Schwin said other aspects of the law – the individual mandate, for example – would make it difficult for states such as Illinois not to implement most of the Medicaid expansion to ensure those without health insurance could afford it.

Thursday’s ruling has also left Illinois politicians scrambling to figure out how to set up an online health insurance marketplace, essentially a website where people can compare health-insurance prices and plans.

State Rep. Frank Mautino, D-Spring Valley, has been the lead legislator working on the exchange and said earlier this week the state wouldn’t be ready to establish an exchange by the Nov. 16 deadline set by the federal government.

The state previously received $39 million from the feds to set up an exchange. It’s unclear whether the state will have to pay that money back.

Quinn toyed with creating an exchange by executive order, but Thursday said he’d like to see it done through legislation.

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  1. Is Quinn stupid or what

    What part of obamacare didn't Quinn understand. The Federal government will only fully fund the expansion of medicaid the first year and gradually reduce funding. After 3 years the expanded funding will be the responsibility of the state. Most of the 48 states the are better off than Illinois will not expand medicaid. Their citizens that would only qualify under the expansion will move to states like Illinois.

    Let's hand out more money to buy votes. Quinn has experience here. His promises to the state unions got him elected.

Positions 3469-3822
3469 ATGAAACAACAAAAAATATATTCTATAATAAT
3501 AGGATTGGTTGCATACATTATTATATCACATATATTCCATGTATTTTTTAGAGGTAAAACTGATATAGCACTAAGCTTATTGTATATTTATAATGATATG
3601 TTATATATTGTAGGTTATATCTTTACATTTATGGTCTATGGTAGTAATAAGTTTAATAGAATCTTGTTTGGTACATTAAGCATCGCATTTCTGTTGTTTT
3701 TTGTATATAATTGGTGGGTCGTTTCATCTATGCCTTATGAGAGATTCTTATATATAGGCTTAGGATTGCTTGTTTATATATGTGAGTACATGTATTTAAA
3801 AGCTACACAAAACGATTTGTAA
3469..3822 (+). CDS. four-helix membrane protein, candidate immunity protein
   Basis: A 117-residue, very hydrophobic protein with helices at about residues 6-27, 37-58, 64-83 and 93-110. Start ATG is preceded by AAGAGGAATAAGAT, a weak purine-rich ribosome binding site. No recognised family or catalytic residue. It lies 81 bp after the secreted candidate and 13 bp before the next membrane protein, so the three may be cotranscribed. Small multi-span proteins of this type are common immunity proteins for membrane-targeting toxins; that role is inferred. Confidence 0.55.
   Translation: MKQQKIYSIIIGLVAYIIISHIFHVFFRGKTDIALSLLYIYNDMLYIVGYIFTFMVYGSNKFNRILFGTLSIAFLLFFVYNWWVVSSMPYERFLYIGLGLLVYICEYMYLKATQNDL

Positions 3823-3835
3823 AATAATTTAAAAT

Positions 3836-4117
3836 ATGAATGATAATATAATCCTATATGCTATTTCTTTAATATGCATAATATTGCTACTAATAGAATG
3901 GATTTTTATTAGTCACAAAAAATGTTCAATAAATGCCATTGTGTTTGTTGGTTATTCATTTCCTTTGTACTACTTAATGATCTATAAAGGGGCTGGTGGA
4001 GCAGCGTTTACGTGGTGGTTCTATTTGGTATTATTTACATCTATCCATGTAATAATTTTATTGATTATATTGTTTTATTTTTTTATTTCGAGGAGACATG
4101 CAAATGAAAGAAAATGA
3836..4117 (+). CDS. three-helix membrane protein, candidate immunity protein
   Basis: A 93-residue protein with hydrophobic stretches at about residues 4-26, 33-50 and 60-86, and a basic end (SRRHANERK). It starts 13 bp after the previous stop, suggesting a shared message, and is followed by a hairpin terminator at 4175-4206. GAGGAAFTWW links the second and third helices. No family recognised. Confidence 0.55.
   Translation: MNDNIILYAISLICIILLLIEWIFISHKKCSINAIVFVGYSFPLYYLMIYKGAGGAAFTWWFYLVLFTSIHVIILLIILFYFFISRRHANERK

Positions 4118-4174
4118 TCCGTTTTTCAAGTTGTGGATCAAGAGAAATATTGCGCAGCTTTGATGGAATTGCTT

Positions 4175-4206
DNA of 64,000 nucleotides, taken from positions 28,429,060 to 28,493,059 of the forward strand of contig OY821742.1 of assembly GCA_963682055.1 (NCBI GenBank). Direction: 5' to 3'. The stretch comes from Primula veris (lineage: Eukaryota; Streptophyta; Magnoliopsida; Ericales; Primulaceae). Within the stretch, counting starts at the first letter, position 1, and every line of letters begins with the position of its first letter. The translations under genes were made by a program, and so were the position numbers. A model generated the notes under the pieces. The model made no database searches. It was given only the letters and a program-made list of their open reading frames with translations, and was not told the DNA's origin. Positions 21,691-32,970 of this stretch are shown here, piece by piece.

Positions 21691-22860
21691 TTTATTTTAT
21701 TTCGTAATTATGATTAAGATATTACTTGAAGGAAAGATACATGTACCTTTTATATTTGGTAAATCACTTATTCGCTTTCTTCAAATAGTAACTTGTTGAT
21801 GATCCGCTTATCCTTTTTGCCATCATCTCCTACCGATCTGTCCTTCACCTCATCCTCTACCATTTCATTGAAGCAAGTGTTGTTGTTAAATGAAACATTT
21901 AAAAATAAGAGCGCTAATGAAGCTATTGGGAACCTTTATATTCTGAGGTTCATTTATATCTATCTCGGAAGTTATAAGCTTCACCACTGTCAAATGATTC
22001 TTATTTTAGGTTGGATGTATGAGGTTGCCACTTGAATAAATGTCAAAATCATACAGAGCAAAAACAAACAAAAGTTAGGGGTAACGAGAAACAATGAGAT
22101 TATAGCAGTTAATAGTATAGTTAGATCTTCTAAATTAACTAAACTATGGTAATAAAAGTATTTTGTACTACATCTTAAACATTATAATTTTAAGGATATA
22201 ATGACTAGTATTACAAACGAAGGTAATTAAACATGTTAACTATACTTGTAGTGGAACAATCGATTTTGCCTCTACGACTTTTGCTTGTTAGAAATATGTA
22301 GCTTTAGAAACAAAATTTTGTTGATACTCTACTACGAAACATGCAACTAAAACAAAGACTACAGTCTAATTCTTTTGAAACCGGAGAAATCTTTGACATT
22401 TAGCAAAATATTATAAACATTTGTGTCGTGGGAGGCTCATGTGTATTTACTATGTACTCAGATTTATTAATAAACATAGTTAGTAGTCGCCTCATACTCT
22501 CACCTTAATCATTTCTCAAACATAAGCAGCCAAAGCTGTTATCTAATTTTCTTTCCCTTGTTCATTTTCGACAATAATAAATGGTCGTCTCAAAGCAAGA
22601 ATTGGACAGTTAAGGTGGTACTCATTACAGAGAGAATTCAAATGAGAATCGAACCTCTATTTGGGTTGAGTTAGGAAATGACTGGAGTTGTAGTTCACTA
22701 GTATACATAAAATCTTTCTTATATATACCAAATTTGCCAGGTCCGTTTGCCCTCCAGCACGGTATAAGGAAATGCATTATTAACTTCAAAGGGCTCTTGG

2. Medicaid spending

    One"Smart"Guy- the states share of the Medicaid spending for the new enrollees will be 10%, significantly less than the current program.

    1. You are partly correct

      "The federal government agreed to pay the full tab for the Medicaid expansion when it begins in 2014. But after three years, states must pay a gradually increasing share that tops out at 10 percent of the cost. That may not sound like much, but it translates to a commitment of billions of dollars at a time when many local officials are still anxious about the slow economic recovery." HuffPost

      For Illinois, this will be 2 – 3 billion a year. This will grow as people in need relocate to states that offer the biggest benefit. I don't blame these people but there is only so much that can be given away. I hope you are willing kick in the extra money.

      More states are declaring that they will not expand Medicaid because they can not afford the increased cost and all of those states are better off than Illinois, financially.


  3. Where does that government money come from ?

    The government and some people talk about how the federal government will fund all and then partly the new Medicaid spending.

    Where do they think the money comes from ?  We will send more money [taxes] to Washington, who will then 'take their cut' and send what is left to the states.  Like other taxes, they will create new and highly staffed agencies which will reduce the money going back to the states.  And I'm sure Congress will find many new ways to spend the tax money on pet projects that have nothing to do with Medicaid.

    Everyone always wants to think of new funding as appearing by magic with no costs.   In fact even if the government prints new money, that leads to inflatiion.  Federal and State deficits lead other countries [and taxpayers] to demand higher rates for money they lend—and credit ratings drop.  Even foreign trade eventually gets effected.